Located under an hour away from Shanghai via high-speed rail, Suzhou is still defined by the waterways that once made it one of the world’s most important non-capital cities.
Shanghai resident Crystal Reid attempts to explore them all in a day
Photos by Ambrous Young
An ancient Chinese proverb refers to Suzhou as “heaven on earth”. Italian explorer Marco Polo once called it “the Venice of the East”. Fast-forward a few hundred years, and the city of 4.3 million in China’s eastern coastal province of Jiangsu still has a lot going for it. For one, it’s one of the world’s fastest-growing metropolises, and its newer parts boast the best in modern living, including high-end shopping malls, business parks and smart apartments.
However, I’m in Suzhou for an entirely different reason. To explore the city’s extraordinary roots, I’ve set myself the challenge of visiting all of the Old City’s waterways in 24 hours. Its moated Old City – with its white-washed walls and black roof tiles of Song dynasty (960-1279) architecture and a web of 21 waterways with stone steps and hump-backed bridges – remains Suzhou’s main claim to fame. These canals are fed by the Unesco-listed Grand Canal, the world’s longest dredged waterway at 1,776km from its head in Beijing to its tip in Hangzhou, as well as the oldest. Construction started more than 2,500 years ago to facilitate movement between the culturally close Wu people in Suzhou and the Yue people in Shanghai.
Thanks to its position alongside the Grand Canal, Suzhou became an important cultural and commercial centre and the largest non-capital city in the world during the Ming and Qing dynasties (1366–1912, collectively). But since the introduction of rail and roads, the scant boats along its length now only carry the least urgent of cargo.
Today, Suzhou’s waterways serve primarily as a draw for visitors. Cute snack shops and stalls pack the banks, while tourists avail of pleasure boats, which come with singing female captains.
“Suzhou is an ancient city with thousands of years of history, much of which has been very well preserved,” NYU Shanghai’s professor Yifei Li told me a few days prior to my arrival in Suzhou. The environmental governance and urban sustainability expert added, “But of course, as many people come to see these historic sites, a lot of tourism infrastructure has shot up, too.”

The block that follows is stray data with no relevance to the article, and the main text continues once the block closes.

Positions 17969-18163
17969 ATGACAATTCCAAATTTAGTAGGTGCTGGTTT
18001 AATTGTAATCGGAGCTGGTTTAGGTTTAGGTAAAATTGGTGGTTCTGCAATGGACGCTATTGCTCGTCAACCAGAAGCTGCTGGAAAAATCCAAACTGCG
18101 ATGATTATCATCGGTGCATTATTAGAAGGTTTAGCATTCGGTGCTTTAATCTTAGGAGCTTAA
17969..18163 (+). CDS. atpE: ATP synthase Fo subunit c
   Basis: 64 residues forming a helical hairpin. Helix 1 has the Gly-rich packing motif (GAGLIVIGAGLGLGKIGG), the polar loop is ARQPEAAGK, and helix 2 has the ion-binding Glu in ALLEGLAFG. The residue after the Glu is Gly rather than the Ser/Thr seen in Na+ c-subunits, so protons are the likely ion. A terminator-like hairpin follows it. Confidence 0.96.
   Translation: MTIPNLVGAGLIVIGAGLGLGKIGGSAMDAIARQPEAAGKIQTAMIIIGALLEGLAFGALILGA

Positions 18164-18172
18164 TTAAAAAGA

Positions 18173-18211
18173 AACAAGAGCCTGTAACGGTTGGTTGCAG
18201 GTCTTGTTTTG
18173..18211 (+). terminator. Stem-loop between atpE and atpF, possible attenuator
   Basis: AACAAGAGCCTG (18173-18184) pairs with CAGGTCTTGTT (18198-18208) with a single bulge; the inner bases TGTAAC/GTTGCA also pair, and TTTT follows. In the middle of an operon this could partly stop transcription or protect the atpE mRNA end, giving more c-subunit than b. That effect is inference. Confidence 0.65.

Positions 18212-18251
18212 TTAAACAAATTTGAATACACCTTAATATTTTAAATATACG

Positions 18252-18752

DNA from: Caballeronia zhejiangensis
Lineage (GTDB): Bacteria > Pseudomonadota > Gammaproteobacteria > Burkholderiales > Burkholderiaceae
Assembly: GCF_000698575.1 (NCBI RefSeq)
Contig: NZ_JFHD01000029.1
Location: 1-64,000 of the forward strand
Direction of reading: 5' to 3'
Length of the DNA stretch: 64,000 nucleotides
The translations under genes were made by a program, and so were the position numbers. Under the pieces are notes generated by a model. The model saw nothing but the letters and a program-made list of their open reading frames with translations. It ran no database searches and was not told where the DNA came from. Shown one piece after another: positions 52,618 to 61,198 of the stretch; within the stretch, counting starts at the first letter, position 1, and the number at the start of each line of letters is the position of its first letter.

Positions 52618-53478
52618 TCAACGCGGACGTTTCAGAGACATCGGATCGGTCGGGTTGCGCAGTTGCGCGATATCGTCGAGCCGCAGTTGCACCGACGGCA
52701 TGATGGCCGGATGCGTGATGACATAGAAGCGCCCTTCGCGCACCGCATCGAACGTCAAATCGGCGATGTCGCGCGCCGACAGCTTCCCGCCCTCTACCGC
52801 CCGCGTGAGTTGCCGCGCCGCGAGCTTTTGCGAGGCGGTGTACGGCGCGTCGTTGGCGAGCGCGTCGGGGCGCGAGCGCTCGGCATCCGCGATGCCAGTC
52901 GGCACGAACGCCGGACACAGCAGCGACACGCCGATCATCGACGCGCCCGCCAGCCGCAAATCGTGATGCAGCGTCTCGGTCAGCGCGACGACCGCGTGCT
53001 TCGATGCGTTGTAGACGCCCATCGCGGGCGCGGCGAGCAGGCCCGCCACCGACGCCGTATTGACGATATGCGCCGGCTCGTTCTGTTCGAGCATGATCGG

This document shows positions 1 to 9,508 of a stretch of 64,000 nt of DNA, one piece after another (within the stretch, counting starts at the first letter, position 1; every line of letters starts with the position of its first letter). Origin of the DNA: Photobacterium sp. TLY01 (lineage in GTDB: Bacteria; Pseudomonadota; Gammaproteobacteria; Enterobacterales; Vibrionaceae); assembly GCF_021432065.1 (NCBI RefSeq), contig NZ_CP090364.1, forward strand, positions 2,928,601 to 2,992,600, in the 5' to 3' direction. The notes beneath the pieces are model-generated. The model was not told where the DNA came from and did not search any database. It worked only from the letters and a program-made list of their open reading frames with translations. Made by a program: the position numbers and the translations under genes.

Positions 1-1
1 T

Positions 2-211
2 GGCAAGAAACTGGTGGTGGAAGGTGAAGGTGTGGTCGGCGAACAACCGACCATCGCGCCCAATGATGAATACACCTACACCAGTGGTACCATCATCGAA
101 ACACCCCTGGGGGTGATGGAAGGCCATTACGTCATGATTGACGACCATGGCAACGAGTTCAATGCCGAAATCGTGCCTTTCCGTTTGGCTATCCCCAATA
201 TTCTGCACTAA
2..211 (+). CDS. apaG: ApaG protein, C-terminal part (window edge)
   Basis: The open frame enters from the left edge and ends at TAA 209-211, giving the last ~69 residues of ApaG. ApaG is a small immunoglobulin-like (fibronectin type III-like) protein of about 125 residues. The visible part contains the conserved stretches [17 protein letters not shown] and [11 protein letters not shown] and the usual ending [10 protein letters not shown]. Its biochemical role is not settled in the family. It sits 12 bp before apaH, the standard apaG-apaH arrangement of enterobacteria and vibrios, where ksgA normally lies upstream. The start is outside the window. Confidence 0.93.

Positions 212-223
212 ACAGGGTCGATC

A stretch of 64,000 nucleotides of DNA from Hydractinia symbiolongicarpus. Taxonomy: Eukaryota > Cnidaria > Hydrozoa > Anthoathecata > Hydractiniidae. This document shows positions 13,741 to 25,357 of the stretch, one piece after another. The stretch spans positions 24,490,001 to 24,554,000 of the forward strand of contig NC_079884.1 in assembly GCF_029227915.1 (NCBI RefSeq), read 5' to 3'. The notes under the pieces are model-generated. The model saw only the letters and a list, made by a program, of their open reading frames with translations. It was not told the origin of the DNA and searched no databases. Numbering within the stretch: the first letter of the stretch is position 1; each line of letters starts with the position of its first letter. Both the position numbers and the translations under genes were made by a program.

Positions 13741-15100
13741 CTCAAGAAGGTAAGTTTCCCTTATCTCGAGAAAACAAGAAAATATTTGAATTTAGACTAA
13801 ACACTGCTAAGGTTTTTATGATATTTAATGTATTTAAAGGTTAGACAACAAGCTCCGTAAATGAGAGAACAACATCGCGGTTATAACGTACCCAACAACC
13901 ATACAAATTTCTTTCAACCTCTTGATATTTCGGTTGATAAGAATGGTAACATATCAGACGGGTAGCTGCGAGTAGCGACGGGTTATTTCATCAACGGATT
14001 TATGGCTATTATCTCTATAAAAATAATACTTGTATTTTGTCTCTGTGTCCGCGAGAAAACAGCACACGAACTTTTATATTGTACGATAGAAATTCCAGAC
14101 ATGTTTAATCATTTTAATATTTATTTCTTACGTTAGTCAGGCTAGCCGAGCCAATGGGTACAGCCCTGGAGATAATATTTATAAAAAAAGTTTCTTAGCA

The area I plan to explore spans 3km by 6km, so it won’t be an easy task. But it should be enlightening.
From my hotel in the centre of the Old City, I study a map and decide to tackle the waterways in two halves. Today, I’ll concentrate on the north of the Old City, as bisected by Metro Line 1 that traverses its centre.
Hua Yi, the rickshaw driver I’ve hired for the day, pulls the vehicle’s red canvas hood down to protect me from the intermittent drizzle as he peddles away, clothes pegs around the ankles of his smart work trousers to prevent them getting snarled in his chain. We’re heading north to the waterways around the Humble Administrator’s Garden, a not-so-humble imperial garden. Originally built in the Southern Song dynasty (1127–1279), this maze of connected pools, islands, bridges and pavilions is the biggest of the more than 60 classical gardens that Suzhou is famed for and which are collectively a Unesco World Heritage Site.
Hua Yi drops me off alongside my first waterway of the day, a canal that resembles the wash pot of multiple paintbrushes and which flows to join another canal at the bottom of the garden. The tourist-centric streets here are alive with smells, sights and sounds. Cumin-encrusted lamb skewers spew meat-heavy clouds from a street-side barbecue; candied fruit of almost neon hues invite camera lenses; the mellow sound of the ocarina, an ancient porcelain wind instrument, wafts from a shop’s doorway.
Peeling off to the west, towards Suzhou Silk Museum, I find myself in a quiet alley of traditional buildings, their once-white walls long conquered by the dappled creep of mildew. The tranquil village-like feel here, far removed from the bustle of the Humble Administrator’s Garden, makes it all the more alarming when I hit a four-lane road that I must cross before reaching my next waterway. As I hesitate, a middle-aged woman wearing quilted pyjamas and rubber-soled slippers – a common sight in the Chinese winter, even at lunchtime – grabs my elbow and jostles me across.
“Is the traffic always this bad?” I ask. “Only in the last few years,” she says. “But everyone drives very slowly.” Slow or not, modern infrastructure and bustle has found its way into the city’s oldest quarters.
Now with the traffic behind me, I make a right and walk parallel to the canal, where soggy mops and doormats are slung across its encasing stone walls, and hungry lunchtime crowds fog the windows of the noodle shops along its length. In 10 minutes I reach Waicheng River, at the top end of the Old City. Beyond the landscaped park, where the first signs of spring are just starting to bud on cherry trees, the Sujin Residential District looms, modern and tall.
Back in the rickshaw I ask Hua Yi if he’s local. He’s from Yancheng, a city three hours to the north by car, but he prefers life in Suzhou. “I used to be an office worker, but I came to Suzhou as I can earn more money here,” he says. “I much prefer this job as I have freedom to work when I want.” Suzhou may no longer be a trade behemoth, but its reincarnation as a tourist hub is clearly serving the region – and its people – well.
My next stop is Pingjiang Lu, an 800-year-old street, now packed with souvenirs, that runs alongside the river of the same name. This is one of the few waterways that tourist boats are allowed to navigate, so I buy a ticket and hop aboard. Steering the wooden vessel with a single bamboo oar is Du Cheun Ling, a rosy-cheeked woman in an ankle-length raincoat and a plastic-covered conical hat, one of the singing female captains these boats are famous for.